A group of anti-war groups has been given the right to sue the federal government over infiltration and spying by the military (not the FBI). The 9th Circuit Court of appeals ruled in favor of the plaintiffs, giving them standing to sue over a range of First and Fourteenth Amendment violations.
A federal appeals court involving antiwar activists who were secretly infiltrated by US military spies has ruled in favor of the activists, marking the first time a court has endorsed the people’s ability to sue the military for violating their First and Fourth Amendment rights.
“Declassified documents obtained by Students for a Democratic Society and Port Militarization Resistance,”reports Democracy Now, “revealed a man everyone knew as ‘John Jacob’ was in fact John Towery,” who was assigned by the government to spy on the Washington state-based antiwar groups.
Towery was dispatched from a “fusion center,” or intelligence center, as part of the Department of Homeland Security’s post-9/11 anti-terrorism surveillance powers.
In October, the Senate Homeland Security subcommittee reviewed more than 600 reports that had come out of these so-called fusion centers and found the giant bureaucracy surrounding the program produced almost nothing that had to do with countering terrorist threats.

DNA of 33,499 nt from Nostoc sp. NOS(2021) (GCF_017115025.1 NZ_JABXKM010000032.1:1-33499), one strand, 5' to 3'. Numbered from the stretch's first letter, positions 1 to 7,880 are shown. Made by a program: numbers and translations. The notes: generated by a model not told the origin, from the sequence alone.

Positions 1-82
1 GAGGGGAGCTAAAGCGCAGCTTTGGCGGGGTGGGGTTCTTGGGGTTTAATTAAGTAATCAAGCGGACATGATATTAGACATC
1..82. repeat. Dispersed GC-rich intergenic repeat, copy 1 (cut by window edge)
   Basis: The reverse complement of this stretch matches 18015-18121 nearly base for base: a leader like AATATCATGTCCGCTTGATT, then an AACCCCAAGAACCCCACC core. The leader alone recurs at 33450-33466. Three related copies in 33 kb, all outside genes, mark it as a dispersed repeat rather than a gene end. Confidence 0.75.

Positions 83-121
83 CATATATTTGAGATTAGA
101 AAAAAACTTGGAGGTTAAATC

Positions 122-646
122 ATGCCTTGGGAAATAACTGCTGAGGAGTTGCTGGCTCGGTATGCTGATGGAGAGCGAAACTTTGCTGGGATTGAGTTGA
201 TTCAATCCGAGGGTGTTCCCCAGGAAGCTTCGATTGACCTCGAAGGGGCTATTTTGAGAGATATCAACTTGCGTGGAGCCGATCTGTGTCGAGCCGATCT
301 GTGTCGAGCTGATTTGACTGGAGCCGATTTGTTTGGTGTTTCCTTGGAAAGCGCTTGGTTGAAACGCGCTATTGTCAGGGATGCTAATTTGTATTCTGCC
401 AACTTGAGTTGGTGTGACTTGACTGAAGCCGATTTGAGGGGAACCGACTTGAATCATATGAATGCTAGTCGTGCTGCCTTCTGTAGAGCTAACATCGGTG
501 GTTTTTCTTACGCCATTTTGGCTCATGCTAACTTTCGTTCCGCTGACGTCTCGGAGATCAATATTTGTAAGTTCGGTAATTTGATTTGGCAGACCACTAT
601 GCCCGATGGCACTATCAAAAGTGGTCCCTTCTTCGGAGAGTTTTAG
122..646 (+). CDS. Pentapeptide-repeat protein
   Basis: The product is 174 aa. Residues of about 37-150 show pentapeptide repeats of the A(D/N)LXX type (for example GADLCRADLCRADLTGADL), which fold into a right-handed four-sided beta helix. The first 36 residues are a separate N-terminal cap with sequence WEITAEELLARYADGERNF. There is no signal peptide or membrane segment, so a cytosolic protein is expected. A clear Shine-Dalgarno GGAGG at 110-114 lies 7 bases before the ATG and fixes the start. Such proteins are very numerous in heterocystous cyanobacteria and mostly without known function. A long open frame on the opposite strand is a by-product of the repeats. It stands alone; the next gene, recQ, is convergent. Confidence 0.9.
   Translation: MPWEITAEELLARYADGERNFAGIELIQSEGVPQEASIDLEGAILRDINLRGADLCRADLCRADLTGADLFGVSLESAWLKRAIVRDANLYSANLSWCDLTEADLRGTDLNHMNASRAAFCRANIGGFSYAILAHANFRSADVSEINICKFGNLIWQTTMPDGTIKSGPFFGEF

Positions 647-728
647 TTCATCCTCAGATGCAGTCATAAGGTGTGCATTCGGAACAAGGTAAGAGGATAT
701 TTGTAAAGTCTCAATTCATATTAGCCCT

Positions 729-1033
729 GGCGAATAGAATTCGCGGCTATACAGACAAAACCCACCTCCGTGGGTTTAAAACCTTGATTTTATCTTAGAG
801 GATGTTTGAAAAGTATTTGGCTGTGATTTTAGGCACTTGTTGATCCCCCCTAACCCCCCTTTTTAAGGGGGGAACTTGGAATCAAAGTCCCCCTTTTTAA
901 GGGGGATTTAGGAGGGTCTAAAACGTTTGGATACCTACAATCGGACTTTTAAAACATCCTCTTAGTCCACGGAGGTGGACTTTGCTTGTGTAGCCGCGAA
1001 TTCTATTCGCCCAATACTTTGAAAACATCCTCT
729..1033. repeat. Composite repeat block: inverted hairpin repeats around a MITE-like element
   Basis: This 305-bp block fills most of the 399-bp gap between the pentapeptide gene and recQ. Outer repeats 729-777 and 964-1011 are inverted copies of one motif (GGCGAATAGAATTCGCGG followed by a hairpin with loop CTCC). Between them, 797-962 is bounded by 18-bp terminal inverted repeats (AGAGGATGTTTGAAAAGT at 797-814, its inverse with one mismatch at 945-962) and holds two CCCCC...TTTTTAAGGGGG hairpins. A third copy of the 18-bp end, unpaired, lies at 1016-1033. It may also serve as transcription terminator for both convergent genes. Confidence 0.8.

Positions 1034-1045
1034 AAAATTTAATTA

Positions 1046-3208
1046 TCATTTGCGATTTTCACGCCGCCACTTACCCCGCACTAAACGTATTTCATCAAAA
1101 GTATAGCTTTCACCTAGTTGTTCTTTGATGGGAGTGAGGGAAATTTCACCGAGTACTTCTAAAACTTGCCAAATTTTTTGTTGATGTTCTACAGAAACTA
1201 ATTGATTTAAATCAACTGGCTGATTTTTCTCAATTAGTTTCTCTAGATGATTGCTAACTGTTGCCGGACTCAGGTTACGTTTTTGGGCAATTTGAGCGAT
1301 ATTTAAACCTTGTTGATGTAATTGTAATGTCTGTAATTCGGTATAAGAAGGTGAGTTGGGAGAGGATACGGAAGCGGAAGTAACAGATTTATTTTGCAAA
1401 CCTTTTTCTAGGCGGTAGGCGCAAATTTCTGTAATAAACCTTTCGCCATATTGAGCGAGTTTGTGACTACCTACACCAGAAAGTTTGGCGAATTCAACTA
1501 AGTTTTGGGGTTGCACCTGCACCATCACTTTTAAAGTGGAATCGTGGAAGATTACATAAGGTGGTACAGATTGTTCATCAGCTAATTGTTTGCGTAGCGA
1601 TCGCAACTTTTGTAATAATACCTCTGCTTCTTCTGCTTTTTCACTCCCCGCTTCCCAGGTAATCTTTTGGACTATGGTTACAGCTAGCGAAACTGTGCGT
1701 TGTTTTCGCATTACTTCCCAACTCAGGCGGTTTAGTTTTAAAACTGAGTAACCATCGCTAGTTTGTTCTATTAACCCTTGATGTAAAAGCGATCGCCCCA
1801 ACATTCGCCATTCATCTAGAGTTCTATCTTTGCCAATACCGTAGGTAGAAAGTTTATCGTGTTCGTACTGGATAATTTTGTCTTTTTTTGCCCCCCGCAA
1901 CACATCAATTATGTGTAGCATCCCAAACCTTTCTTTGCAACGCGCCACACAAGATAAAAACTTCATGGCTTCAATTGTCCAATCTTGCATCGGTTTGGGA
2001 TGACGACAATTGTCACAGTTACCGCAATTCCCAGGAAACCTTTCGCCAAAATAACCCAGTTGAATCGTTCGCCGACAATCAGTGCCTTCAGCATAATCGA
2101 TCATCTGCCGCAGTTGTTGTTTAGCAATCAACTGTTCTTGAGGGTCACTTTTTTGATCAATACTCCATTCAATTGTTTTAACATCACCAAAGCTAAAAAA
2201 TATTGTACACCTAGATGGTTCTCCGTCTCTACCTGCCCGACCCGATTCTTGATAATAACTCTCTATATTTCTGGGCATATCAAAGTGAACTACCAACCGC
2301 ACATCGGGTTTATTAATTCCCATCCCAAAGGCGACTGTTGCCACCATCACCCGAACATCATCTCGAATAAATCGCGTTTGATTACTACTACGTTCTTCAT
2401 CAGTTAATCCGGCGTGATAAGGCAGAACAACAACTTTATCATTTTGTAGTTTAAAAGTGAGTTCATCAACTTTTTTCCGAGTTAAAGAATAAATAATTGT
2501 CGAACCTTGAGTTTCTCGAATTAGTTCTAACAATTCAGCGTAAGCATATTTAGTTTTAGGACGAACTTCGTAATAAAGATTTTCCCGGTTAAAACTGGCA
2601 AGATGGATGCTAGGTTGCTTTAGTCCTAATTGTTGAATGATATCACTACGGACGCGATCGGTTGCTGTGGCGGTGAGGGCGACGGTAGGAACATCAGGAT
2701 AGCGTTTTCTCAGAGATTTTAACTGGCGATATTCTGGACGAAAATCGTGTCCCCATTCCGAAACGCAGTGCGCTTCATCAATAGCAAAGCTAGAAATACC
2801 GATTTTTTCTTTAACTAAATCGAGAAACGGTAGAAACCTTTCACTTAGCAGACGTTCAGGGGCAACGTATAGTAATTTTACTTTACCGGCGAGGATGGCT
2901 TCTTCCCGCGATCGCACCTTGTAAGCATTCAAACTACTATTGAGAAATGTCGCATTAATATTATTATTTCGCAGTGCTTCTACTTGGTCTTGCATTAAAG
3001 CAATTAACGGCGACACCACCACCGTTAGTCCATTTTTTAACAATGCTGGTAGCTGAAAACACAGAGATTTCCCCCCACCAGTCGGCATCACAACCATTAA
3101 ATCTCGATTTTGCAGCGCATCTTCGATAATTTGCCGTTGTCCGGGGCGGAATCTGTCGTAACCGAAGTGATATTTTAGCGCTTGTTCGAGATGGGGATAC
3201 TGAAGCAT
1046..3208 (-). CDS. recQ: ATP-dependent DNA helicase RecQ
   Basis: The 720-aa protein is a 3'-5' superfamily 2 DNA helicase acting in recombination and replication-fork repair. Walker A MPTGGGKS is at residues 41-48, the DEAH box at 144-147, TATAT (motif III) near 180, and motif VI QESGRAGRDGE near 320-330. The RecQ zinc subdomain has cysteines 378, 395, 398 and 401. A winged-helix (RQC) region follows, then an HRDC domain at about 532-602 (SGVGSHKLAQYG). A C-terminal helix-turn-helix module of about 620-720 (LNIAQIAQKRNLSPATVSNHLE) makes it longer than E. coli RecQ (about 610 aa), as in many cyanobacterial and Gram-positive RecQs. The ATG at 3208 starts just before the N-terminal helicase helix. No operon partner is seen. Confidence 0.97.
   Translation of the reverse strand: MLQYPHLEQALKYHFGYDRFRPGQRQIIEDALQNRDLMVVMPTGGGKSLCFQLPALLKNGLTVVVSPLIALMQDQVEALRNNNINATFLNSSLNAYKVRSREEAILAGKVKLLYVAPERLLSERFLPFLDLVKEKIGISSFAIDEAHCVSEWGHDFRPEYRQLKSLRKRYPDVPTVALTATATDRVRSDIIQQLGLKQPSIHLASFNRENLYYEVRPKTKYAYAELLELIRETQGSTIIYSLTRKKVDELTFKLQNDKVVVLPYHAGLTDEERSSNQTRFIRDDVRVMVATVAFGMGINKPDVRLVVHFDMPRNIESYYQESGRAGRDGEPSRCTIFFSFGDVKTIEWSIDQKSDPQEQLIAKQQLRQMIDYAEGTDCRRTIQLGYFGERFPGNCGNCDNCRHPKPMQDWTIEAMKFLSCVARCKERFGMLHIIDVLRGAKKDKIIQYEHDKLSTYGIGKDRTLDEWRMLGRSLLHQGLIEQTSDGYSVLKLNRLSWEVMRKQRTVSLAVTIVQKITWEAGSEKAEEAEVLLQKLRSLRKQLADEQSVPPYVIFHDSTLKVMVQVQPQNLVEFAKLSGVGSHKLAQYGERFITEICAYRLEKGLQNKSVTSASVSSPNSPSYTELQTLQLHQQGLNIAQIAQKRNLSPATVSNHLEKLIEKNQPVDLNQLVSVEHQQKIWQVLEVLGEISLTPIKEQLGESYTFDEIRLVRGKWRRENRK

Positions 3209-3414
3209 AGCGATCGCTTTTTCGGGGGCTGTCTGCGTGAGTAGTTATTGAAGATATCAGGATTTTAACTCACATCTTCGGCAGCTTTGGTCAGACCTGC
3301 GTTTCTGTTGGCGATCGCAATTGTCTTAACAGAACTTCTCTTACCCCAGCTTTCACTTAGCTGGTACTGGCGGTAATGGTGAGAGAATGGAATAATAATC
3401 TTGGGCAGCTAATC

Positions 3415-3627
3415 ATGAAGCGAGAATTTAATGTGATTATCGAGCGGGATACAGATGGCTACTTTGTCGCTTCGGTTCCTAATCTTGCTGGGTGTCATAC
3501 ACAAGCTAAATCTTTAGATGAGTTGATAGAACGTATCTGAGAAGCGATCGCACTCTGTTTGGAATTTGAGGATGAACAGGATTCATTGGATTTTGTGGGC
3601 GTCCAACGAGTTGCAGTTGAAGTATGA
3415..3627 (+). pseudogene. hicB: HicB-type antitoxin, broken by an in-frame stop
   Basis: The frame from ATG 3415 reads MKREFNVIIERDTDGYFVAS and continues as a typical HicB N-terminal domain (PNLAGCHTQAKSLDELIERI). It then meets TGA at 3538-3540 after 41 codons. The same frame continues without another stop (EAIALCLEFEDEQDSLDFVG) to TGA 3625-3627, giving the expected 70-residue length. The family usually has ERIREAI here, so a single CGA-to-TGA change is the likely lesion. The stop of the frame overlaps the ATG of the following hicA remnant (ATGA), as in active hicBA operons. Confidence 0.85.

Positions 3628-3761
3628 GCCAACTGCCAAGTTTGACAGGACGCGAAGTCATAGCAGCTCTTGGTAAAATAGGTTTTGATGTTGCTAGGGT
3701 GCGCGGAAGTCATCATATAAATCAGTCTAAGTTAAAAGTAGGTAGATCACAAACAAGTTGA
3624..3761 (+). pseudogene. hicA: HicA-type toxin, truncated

In a potentially precedent-setting decision, the Ninth Circuit Court of Appeals ruled Monday that a Guild lawyer’s challenge to military spying on peace activists can proceed. The ruling marks the first time a court has affirmed people’s ability to sue the military for violating their First and Fourth Amendment rights.
“This has never been done before,” said NLG member attorney Larry Hildes, who is handling the case. “The U.S. government has spied on political dissidents throughout history and this particular plot lasted through two presidencies, but never before has a court said that we can challenge it the way we have.”
Given the current Supreme Court’s zeal for dismissing cases based on standing, I have to wonder if this will survive an appeal. Chief Justice John Roberts has a real fetish for limiting who can and cannot sue the government, so I won’t be at all surprised if the court were to overturn this ruling and dismiss the case.